Early Learning

We Heart Pom Poms, How About You?!

2 Comments 30 May 2013

Most Wonderful Readers who have been following know that we recently experienced roof and ceiling damage due to a severe Houston storm one month ago. I am happy and grateful to say that last night, our trusty contractor completed two days of construction on a new roof, attic work, and ceiling repair.

After bedtime, we put back together the play area, and it looks as though nothing ever happened. As I slid a box of wooden building blocks under the armoire, I was reminded that we can always rebuild when things get knocked down. And, it is the simplest toys like those blocks that bring the greatest joy.

We laugh at the thought that we used to keep Baby #1’s toys in a small decorative basket on the couch. When the collection became too big, we added a small chest. Then a bookshelf. Then baskets to organize the shelves. Then an armoire when our ever-expanding book collection crowded out the toys. Now the books and toys define the purpose of the room we thought would be great for entertaining.

We have often marveled at, fretted over, and felt guilty about the immense expanse of toys that our children own. They seem to have every toy under the sun, but every birthday and Christmas proves us wrong with rarely a duplicate of any kind from Santa, grandparents, aunties, uncles, and friends.

We involve the children in the process of collecting and donating unneeded toys. With three stair-step babies who spend most of the week at home, we have not truly outgrown many toys so far. Yet, there are always ways to narrow and simplify the collection, especially when we remember many children have so very little.

We also introduce our children to homemade playthings as alternatives to manufactured toys. Especially during summer break, these simple yet creative centers and projects help the children fill each day with engaging activities.

I would like to share our favorite—the pom pom sensory bin. We introduced it almost nine months ago, and it is still the most popular “toy” in the playroom.

Pom Pom Sensory Bin

Pom Poms

This is the simplest toy that is endlessly enjoyed by children of any age, including us parents.



  • Pom poms of all shapes, colors, sizes, and textures
  • A bin with a lid
  • Containers of all shapes and sizes, with and without lids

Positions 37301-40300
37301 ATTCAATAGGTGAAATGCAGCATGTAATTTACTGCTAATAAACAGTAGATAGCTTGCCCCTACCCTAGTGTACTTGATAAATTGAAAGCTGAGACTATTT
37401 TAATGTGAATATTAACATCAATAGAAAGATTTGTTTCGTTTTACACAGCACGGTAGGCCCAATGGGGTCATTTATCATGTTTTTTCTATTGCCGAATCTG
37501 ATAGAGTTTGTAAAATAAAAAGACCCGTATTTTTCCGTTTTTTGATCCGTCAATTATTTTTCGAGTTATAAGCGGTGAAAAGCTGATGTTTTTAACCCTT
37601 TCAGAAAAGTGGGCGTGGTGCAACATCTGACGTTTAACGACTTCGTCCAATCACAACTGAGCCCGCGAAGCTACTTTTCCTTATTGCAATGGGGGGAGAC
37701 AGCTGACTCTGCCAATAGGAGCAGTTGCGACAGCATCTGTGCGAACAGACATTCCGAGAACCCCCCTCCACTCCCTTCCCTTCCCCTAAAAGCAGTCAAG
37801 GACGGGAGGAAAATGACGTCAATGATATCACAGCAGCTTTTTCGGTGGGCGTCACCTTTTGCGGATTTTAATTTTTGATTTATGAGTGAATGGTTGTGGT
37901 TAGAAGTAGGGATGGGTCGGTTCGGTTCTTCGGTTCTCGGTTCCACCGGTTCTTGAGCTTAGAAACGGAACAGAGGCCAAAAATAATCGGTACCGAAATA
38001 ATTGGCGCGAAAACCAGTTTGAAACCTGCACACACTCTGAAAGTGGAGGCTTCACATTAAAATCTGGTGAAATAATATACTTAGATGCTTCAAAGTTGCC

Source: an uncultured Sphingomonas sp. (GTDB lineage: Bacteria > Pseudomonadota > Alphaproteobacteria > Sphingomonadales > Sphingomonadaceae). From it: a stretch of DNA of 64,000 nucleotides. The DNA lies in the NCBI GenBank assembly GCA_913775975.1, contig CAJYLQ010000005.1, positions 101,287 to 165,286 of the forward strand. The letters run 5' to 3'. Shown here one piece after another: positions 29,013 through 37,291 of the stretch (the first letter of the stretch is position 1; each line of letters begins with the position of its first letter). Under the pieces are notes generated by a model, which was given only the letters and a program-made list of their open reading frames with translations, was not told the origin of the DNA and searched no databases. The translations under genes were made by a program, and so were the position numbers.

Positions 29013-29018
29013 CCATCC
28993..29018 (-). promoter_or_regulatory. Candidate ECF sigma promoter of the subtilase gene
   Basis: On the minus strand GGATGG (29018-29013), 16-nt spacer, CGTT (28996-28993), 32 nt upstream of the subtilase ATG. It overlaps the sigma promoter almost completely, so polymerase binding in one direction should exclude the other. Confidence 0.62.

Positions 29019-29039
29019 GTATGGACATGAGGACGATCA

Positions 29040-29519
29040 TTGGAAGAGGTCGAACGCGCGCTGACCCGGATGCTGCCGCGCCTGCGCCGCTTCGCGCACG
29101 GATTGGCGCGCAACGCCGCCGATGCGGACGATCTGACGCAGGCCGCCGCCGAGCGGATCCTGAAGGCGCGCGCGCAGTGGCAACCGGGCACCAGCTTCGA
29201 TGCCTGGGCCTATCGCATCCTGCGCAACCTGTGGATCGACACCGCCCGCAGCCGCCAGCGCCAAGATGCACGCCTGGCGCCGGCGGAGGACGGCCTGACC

• Tongs, tweezers, chopsticks, grabbers, and spoons of all types and sizes


The first time you introduce this bin, little instruction is required. Your child will surely be delighted and occupied on his/her own.


Pom Pom Activity

As time passes, keep the bin intriguing with variations and games:

  • How many pom poms of a certain size can you stuff into a container (vary the container and pom pom size)? Set a timer.
  • Sort pom poms by color, texture, and size.
  • Practice fine motor skills using utensils to transfer pom poms between containers.
  • Change the color theme for holidays, such as red, white, and blue for Fourth of July, or white, green, and red for Christmas.
  • Create patterns by color, texture, and size.
  • Ask children to select only a particular color, such as orange for Halloween.

Word Families

Get creative with low-tech extension activities, such as games to introduce word patterns. Word families that share rhyming letter patterns help early readers decode words and expand reading vocabulary.

We enjoy using colorful foam shapes with handwritten word families, such as -am, -an, -at, -en, -et, -ig, -ing, -op, -or, -ox, -ug, and -un words. Place them in a pattern of the floor and invent games to identify the words. Over time, add the names of family members and common sight words.

What simple homemade and interactive activities do you enjoy with your child to develop a range of skills, including fine-motor, sorting, patterns, sight words, etc.? Let’s chat in the Comments below.

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2 Comments so far

  1. Lori says:

    Always amazing.

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